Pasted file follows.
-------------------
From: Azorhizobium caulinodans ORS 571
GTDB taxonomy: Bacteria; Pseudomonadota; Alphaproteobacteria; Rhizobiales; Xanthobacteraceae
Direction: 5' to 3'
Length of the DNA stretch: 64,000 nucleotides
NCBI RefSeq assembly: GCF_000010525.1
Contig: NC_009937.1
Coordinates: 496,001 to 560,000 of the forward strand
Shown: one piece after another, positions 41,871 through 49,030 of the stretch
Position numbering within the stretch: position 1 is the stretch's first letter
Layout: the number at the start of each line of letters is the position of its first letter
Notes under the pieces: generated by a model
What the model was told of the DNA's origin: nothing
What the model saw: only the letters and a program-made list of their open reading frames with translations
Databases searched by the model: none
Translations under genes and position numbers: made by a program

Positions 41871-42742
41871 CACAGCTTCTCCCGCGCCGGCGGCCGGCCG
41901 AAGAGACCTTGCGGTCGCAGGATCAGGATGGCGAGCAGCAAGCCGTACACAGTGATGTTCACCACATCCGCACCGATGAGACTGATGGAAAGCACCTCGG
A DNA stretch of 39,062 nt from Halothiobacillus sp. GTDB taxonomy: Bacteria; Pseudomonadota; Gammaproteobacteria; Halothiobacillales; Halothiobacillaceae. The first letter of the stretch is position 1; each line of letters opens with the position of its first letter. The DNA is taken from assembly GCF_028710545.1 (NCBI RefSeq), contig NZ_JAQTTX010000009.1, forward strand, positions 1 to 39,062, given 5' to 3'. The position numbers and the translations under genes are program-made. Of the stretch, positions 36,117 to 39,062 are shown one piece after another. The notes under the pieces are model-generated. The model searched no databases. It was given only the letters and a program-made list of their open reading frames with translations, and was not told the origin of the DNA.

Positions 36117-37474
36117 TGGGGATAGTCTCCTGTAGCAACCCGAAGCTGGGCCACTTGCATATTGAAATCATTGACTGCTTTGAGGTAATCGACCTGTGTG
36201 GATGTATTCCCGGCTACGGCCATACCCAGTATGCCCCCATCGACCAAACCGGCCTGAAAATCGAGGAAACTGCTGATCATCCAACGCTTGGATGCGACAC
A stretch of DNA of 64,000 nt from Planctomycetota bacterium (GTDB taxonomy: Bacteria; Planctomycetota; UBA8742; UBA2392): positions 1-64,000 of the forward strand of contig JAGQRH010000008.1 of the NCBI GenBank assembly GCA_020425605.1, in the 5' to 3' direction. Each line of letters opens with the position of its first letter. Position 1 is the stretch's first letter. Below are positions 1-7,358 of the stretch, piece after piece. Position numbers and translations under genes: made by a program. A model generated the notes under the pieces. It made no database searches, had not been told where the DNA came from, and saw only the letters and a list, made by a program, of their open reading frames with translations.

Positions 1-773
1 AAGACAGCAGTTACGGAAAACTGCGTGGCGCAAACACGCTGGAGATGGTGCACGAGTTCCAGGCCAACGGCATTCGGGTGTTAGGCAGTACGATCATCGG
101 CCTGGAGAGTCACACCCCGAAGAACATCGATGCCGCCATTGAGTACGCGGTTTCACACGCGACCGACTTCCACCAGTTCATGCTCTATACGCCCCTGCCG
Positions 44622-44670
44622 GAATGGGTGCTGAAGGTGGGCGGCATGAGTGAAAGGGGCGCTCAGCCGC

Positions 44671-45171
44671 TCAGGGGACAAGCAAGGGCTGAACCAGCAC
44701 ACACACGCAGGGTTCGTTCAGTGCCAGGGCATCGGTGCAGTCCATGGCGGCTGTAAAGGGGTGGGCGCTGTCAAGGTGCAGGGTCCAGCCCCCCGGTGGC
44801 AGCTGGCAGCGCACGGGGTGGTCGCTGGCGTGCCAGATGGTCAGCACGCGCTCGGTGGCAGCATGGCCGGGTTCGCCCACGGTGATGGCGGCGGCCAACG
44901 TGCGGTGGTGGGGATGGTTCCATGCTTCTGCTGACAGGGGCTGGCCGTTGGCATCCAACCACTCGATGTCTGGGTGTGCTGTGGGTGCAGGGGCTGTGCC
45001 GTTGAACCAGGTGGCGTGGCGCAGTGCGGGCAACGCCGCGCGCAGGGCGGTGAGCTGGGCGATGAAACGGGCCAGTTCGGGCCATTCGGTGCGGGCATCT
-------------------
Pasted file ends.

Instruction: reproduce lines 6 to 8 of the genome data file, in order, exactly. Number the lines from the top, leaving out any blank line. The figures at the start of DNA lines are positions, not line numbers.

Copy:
Contig: NC_009937.1
Coordinates: 496,001 to 560,000 of the forward strand
Shown: one piece after another, positions 41,871 through 49,030 of the stretch